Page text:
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Pride celebration returns to roots, addresses racism

A march instead of a parade was held this year, returning Pride to it's roots.

MINNEAPOLIS — This year's Pride celebration looked different. 

People still danced and wore colors of the rainbow but the Rhythm of hurt is what led many LGBTQ people and their supporters to Hennepin and 4th Street Sunday. Black LGBTQ people say they want to make sure their voice is heard in the fight for Black lives. 

Instead a Pride parade, there was a protest demanding justice for George Floyd, Community Control of Police  and defending Black Trans people. Organizer DJ Hooker said this is the fourth year The Twin Cities Coalition for Justice 4 Jamar, TCC4J,  called for protests at Twin Cities Pride. The organization formed after Jamar Clark was killed by police in 2014. The group rallies around police crimes. 

"We are calling this the 'Pride take back.' We are taking back pride," Hooker said. "It is really sad times. It has been a month since George Floyd's death and that still impacts a lot of people.

Ten-year-old Danni VanPelt was among the participating sharing their truth. 

"Being trans and 10 isn't the best thing," VanPelt said. "I continuously felt unsafe during police protest. Whenever I see a police officer I start shaking. It is not fair. That is not supposed to be happening."

Among the group of nearly 1,000, many said they were proud to stand up for what they believe is right. The group started in downtown Minneapolis near the Gay 90's Bar, another symbol linking today's demonstration to the roots of Pride. Riots erupted in New York City in June 1969. The New York City Police Department  raided a gay bar named the Stonewall Inn,  another example of discrimination. Stonewall become known as the catalyst for a half-century of LGBTQ civil rights activism.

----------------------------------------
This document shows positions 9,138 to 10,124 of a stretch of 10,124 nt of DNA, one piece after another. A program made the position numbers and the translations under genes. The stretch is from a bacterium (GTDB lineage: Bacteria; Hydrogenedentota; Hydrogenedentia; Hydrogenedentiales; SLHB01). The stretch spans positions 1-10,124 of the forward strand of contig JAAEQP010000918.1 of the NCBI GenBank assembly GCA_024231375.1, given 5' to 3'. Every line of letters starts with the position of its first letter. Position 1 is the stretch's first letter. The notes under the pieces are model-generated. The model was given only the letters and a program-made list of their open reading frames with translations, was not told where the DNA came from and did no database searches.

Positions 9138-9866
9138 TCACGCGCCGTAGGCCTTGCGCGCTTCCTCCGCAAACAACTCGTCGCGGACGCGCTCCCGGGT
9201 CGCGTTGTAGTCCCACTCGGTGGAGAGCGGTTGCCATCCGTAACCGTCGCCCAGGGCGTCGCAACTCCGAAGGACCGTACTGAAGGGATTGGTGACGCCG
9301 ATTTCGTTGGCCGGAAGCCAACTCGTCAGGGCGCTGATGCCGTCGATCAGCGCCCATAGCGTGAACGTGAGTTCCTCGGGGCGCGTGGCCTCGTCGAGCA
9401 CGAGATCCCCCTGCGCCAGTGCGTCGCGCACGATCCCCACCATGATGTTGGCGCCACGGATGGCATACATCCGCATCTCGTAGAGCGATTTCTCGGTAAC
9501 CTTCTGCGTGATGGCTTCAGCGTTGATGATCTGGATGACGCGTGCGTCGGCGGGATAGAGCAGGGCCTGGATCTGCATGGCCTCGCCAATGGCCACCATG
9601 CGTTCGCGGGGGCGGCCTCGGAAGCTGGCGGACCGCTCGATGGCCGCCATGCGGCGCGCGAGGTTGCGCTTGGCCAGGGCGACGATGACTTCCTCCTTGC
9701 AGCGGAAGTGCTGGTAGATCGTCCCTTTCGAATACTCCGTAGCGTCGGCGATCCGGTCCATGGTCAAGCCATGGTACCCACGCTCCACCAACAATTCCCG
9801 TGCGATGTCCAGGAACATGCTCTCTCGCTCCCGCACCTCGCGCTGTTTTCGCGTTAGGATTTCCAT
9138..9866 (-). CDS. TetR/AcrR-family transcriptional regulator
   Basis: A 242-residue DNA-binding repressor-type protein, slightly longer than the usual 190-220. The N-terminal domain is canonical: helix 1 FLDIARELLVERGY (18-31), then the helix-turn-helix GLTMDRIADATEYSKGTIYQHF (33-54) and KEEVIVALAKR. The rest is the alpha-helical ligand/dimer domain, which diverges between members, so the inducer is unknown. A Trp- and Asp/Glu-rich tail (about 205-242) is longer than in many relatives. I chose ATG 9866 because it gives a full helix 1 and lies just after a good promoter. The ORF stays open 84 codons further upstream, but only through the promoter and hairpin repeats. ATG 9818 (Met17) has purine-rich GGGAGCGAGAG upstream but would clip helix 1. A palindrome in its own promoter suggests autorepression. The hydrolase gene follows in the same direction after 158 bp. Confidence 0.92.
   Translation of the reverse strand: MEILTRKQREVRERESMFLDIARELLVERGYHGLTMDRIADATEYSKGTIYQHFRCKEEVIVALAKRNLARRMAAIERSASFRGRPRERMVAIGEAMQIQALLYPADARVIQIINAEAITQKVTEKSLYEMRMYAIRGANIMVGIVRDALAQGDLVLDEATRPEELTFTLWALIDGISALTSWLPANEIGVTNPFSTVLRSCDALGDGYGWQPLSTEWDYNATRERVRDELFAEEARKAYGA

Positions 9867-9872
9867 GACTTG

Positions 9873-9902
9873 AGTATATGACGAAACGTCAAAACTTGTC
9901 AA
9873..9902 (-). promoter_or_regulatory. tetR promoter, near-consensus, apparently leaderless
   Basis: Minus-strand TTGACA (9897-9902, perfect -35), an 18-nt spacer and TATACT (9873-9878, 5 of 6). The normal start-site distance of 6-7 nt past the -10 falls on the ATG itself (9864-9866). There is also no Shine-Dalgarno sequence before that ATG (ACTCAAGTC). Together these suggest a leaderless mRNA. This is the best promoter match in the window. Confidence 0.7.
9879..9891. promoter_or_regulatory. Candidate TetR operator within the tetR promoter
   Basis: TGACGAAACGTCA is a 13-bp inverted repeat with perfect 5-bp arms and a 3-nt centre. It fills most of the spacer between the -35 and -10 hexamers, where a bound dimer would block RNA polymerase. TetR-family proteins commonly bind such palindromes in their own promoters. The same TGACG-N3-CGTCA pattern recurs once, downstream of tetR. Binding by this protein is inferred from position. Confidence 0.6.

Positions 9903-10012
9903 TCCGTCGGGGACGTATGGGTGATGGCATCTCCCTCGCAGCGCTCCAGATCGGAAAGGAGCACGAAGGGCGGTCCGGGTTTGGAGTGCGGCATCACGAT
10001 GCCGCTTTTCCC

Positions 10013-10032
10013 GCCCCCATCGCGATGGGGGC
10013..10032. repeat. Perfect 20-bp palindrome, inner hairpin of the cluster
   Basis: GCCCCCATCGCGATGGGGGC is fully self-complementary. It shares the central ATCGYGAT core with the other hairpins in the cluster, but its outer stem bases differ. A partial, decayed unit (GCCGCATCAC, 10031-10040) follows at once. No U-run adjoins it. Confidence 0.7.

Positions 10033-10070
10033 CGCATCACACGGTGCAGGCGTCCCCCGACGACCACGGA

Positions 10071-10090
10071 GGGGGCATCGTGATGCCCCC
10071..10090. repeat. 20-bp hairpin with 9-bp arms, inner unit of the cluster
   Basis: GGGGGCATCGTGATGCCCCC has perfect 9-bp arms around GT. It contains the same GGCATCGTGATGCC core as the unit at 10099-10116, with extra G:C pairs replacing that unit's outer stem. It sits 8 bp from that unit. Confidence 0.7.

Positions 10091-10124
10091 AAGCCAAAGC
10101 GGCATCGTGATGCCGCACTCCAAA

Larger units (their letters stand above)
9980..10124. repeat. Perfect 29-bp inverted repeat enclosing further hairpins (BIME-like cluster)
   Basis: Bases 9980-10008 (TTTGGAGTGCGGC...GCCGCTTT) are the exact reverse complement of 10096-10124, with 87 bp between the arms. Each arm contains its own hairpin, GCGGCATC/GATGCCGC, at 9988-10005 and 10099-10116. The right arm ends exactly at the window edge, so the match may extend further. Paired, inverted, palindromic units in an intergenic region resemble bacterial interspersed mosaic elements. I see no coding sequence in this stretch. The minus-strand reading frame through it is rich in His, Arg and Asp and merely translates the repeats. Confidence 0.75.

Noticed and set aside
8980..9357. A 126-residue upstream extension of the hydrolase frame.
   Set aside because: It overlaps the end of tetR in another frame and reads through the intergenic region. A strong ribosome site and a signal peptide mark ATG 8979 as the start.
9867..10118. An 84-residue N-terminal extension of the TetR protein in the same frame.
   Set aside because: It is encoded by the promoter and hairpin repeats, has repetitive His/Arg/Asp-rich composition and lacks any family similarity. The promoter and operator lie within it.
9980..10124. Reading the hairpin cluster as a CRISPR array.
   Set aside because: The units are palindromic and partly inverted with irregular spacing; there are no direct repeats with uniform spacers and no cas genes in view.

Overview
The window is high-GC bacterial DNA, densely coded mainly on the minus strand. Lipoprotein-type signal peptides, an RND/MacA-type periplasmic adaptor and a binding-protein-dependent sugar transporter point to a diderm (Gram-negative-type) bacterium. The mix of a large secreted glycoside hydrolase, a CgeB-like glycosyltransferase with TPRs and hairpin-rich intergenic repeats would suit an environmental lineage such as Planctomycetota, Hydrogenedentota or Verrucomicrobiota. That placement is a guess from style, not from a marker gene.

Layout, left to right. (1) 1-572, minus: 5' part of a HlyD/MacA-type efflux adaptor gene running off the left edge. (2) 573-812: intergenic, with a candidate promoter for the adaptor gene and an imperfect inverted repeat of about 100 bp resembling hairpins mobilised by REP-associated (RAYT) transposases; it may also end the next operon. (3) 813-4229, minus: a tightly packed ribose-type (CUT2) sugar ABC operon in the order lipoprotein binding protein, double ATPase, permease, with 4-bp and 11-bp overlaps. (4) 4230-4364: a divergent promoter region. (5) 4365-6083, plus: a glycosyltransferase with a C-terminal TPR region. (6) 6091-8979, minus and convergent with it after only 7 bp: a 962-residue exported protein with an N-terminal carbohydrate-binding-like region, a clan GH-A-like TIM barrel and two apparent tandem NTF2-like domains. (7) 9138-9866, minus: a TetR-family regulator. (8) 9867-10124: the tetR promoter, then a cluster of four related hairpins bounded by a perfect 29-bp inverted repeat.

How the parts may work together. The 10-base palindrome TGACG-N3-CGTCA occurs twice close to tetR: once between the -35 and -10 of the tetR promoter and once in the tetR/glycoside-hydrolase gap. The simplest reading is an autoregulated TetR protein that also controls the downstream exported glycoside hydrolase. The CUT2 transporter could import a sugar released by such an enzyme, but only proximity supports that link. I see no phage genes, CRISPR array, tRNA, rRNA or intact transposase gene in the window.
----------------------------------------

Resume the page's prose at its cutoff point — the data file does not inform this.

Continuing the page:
"I am glad [the parade] is not happening and we are doing this march. A lot of people have lost the meaning of Pride. Really it was black trans people who fought against police and the Stonewall riots," one participant said. "People are awakening and understanding a lot of things. The more people that show up the better to show we are not happy. Change isn't going to happen if we don't raise our voices and show up." 

Riots erupted in New York City in June 1969. The New York City Police 

Several demonstrators said the death of George Floyd inspired them. A red star bearing Floyd's name is among the stars at First Avenue. Next to it, there is a rainbow created with mini post-it notes. Embedded in the rainbow is the message "Stronger Together." 

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